In another recent study, autophagy induction and inflammasome assembly and activation have been linked to CPTP expression. WT-CPTP overexpression protects against starvation-induced autophagy. CPTP downregulation or expression of C1P binding-site point mutants triggers an eight- to tenfold increase in autophagosomes, organelles that degrade nonessential cell components and delay cell death in response to stressful events. CPTP depletion helps increase formation of nascent membranes needed for autophagosome assembly by a mechanism that includes increased ATG9A-vesicle release from the Golgi. This finding is consistent with the hypervesiculation and disruption of Golgi cisternae stacks noted earlier by CPTP knockdown.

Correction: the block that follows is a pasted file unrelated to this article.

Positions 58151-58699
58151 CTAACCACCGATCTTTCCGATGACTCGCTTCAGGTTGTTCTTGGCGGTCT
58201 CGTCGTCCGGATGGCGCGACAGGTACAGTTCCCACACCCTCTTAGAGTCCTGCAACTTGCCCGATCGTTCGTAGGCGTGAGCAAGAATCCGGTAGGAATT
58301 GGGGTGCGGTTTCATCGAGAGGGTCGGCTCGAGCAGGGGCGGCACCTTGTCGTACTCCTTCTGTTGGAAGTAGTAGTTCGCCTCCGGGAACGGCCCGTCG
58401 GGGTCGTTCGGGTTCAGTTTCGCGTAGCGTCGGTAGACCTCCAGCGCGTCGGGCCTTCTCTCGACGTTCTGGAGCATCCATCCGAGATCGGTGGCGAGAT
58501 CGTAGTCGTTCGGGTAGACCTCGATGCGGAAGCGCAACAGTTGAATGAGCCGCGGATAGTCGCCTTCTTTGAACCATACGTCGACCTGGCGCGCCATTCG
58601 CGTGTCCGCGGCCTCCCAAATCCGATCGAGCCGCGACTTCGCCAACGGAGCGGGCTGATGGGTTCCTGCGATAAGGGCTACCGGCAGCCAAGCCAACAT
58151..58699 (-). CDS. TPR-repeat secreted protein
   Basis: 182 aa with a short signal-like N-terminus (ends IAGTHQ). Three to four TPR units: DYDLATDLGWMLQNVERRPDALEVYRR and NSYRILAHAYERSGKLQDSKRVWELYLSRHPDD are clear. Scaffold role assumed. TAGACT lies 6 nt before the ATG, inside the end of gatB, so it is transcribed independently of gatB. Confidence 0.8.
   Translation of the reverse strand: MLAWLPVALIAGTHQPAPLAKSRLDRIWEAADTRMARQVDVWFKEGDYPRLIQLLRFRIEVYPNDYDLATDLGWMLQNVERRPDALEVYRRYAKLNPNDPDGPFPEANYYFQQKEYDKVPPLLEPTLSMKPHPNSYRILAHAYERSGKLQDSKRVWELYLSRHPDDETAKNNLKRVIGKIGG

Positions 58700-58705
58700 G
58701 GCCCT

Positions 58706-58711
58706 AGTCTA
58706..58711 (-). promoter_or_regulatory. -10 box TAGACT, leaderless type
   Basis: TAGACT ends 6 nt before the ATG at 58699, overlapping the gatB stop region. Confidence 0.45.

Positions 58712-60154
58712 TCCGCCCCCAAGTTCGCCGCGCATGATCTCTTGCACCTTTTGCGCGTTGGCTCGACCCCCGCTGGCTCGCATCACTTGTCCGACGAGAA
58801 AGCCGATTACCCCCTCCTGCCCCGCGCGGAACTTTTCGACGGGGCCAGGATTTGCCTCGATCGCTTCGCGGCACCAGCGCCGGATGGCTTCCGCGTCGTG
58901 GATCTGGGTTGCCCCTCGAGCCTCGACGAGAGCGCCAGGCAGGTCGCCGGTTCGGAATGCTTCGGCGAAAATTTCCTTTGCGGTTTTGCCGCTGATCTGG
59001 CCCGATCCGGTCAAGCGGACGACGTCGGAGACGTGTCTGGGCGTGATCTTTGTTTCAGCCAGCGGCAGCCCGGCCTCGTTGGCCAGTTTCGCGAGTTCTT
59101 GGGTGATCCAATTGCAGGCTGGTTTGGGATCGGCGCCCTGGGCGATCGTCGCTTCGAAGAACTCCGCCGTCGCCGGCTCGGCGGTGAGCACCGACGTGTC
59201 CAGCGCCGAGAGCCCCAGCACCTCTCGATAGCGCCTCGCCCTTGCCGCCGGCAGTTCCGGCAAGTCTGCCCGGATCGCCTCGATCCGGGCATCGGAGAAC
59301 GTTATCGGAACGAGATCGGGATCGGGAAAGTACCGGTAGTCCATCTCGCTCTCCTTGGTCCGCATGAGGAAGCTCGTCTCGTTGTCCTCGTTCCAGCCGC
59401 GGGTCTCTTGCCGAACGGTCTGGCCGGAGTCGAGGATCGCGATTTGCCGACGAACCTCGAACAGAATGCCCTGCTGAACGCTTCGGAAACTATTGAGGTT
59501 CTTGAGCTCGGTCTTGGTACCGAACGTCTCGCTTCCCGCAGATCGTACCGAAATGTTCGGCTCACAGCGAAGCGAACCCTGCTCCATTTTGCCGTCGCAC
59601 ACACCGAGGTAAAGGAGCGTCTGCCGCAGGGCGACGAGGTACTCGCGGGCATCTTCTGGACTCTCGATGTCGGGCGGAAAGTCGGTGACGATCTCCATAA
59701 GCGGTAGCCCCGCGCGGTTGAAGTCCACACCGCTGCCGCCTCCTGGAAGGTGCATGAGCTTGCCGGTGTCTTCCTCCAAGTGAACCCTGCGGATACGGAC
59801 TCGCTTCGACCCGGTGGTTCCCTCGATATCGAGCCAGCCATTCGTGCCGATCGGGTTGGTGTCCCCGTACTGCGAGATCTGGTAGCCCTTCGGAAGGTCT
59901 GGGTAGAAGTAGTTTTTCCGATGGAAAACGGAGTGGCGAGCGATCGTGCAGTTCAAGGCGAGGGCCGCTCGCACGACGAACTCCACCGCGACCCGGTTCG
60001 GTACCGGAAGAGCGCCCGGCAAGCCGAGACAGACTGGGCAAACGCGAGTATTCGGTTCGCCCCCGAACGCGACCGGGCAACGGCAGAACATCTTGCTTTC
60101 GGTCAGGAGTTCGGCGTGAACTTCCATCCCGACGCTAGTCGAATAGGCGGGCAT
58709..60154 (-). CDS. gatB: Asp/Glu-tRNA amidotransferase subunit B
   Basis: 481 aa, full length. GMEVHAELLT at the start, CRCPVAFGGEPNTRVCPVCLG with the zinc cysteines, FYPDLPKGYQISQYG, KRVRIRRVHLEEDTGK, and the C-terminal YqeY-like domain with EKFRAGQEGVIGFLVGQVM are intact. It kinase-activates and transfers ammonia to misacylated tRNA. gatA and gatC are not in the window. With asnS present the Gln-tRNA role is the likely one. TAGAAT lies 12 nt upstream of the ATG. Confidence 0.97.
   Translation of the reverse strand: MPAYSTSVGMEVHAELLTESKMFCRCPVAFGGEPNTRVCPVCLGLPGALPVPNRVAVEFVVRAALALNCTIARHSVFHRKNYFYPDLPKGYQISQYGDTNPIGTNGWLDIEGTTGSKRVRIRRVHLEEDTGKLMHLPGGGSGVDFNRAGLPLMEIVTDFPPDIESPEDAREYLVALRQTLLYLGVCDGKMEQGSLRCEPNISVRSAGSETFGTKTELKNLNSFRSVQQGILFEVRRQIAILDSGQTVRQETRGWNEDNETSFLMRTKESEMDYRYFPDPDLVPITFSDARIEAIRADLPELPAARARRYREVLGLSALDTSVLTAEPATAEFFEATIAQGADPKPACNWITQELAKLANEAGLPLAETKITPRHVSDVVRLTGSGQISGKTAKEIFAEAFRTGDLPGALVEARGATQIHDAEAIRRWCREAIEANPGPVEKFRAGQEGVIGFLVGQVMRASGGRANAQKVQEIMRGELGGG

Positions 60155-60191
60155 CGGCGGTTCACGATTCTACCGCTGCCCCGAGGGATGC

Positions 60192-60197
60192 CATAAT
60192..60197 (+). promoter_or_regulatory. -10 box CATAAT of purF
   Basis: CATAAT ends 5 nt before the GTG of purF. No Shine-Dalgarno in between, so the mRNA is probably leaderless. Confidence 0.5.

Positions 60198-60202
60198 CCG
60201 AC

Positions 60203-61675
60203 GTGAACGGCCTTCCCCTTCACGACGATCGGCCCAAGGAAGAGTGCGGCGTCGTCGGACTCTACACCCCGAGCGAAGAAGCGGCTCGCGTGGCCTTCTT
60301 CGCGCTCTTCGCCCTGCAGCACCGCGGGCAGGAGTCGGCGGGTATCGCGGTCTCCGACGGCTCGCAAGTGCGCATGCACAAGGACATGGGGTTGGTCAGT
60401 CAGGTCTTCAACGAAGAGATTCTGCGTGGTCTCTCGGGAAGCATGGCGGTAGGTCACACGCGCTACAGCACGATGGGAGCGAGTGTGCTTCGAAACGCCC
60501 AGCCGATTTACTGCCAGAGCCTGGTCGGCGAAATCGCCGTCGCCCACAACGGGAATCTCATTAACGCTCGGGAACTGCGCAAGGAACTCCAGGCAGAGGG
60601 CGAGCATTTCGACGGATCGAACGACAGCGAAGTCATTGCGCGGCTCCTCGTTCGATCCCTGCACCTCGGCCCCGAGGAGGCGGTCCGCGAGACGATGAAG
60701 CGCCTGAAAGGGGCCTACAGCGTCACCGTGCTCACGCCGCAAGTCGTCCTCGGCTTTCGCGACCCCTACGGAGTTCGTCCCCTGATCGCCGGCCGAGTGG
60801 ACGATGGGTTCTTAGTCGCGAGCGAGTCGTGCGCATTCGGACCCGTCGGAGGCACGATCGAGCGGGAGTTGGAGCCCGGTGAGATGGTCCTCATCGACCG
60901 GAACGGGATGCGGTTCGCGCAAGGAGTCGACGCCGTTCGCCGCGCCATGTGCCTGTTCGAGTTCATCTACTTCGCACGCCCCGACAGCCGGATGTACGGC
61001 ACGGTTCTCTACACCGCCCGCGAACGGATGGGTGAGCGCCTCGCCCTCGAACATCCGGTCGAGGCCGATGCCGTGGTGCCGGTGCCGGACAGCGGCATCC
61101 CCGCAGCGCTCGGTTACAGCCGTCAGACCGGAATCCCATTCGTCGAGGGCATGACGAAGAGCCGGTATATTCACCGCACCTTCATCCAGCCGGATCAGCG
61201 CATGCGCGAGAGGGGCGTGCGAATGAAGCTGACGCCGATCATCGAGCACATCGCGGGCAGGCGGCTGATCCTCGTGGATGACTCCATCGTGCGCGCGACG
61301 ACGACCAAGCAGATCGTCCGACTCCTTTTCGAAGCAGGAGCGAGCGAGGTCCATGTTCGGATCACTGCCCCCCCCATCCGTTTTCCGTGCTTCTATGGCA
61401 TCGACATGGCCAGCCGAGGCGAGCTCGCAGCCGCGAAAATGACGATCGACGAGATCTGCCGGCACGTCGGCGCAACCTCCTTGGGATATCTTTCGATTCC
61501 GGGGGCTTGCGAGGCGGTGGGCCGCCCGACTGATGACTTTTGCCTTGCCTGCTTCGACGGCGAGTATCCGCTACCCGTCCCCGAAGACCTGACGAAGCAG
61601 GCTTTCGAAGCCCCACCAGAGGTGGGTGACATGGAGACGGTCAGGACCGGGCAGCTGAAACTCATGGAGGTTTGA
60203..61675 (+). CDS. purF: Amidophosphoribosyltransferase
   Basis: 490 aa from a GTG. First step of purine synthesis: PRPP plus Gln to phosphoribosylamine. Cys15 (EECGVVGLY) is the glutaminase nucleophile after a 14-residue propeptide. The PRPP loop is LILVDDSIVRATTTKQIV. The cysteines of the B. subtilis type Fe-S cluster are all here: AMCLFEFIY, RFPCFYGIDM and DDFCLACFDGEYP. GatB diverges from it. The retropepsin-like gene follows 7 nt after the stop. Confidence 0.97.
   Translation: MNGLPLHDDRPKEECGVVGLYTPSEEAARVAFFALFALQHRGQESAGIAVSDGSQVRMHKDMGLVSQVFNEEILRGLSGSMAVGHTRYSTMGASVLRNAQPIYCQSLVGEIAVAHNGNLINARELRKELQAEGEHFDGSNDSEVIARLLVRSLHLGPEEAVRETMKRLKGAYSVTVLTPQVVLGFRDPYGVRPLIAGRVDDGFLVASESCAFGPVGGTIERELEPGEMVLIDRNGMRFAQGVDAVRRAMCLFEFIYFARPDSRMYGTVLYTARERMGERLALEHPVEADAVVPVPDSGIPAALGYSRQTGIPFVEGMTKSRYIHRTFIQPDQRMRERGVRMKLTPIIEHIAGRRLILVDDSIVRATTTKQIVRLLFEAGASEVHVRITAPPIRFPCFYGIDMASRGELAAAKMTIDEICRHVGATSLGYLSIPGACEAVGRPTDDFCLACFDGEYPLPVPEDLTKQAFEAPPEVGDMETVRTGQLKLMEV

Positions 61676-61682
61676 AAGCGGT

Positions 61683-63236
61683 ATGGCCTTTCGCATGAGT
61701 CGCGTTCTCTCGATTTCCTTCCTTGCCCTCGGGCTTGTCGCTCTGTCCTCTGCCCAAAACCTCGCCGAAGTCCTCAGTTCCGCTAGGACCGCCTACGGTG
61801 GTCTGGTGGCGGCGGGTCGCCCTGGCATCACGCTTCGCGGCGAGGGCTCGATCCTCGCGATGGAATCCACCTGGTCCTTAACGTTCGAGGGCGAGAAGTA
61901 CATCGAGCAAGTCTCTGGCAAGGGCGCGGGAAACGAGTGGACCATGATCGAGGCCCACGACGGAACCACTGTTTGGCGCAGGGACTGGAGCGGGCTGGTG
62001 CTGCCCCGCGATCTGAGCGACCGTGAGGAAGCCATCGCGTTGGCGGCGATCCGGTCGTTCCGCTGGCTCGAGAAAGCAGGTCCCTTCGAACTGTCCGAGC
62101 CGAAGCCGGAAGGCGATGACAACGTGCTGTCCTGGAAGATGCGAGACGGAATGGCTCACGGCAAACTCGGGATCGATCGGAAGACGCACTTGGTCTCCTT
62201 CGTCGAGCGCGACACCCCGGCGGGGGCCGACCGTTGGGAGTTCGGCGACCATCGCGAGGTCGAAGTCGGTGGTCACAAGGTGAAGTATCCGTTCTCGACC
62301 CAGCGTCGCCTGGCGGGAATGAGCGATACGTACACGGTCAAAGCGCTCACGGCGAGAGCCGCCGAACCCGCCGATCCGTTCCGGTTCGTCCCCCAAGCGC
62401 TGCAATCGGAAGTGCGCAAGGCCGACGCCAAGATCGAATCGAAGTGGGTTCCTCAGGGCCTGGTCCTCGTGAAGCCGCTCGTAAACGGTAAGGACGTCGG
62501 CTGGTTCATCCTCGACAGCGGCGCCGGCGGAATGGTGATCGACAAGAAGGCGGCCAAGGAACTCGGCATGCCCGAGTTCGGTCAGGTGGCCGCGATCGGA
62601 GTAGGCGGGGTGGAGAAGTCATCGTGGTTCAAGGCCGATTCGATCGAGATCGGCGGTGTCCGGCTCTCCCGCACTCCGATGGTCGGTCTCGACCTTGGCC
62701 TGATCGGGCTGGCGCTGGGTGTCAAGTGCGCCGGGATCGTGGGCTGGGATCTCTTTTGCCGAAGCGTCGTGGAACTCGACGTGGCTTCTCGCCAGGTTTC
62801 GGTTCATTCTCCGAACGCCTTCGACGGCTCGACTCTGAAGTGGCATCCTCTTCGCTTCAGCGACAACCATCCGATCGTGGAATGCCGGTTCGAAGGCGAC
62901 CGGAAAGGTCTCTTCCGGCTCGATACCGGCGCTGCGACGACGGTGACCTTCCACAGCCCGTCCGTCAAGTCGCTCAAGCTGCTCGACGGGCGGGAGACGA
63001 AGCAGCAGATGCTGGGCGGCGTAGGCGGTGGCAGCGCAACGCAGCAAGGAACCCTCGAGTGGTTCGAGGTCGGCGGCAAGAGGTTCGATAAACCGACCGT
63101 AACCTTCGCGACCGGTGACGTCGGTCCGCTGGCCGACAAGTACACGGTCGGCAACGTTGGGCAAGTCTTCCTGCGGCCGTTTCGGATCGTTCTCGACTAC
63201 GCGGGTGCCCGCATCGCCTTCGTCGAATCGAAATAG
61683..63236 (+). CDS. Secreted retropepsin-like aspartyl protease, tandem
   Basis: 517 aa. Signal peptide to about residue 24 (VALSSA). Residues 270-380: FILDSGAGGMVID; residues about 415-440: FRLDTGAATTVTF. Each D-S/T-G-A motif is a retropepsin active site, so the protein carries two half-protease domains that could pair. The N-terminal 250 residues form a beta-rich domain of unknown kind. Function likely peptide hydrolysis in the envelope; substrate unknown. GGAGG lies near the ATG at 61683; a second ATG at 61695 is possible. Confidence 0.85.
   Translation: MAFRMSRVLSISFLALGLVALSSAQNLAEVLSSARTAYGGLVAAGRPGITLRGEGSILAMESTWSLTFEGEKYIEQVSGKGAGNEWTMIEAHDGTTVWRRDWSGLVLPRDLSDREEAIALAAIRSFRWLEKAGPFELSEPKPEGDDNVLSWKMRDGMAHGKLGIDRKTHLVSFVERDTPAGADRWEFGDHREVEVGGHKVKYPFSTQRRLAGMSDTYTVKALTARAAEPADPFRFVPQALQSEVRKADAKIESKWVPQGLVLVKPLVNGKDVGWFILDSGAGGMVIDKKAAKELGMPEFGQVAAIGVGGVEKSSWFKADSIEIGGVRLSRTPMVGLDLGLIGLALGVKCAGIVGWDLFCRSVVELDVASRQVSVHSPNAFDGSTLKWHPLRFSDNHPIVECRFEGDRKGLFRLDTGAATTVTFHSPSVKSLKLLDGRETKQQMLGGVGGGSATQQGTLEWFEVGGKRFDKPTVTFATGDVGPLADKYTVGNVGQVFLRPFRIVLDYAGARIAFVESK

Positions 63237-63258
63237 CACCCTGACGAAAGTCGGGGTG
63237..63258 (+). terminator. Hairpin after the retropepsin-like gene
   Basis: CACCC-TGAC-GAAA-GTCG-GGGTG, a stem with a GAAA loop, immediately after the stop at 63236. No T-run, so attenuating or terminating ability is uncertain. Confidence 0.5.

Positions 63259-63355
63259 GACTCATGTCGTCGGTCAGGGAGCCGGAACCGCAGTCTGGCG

In macrophagelike cells, CPTP depletion increases pro-inflammatory interleukin release and pyroptotic cell death through an autophagy-dependent inflammasome-mediated pathway. Elevation of intracellular C1P by exogenous C1P treatment rather than by CPTP depletion also induces autophagy and IL-1-beta release.

The new findings provide mechanistic insights that could help decipher disease-related microarray analyses involving previously reported CPTP expression changes. For example, CPTP downregulation has been observed in age-related macular degeneration, and the CPTP genetic locus, chromosome 1p36, is deleted in a genetic disorder that causes intellectual disability, delayed growth and other symptoms.

Together, these findings are beginning to shed light on mechanisms that cells can use to regulate CPTPs in humans and plants, while also revealing the emerging translational medical importance of these proteins in human health and disease.

Rhoderick E. Brown
Rhoderick E. Brown

Rhoderick E. Brown is the I.J. Holton distinguished professor at the University of Minnesota-Hormel Institute.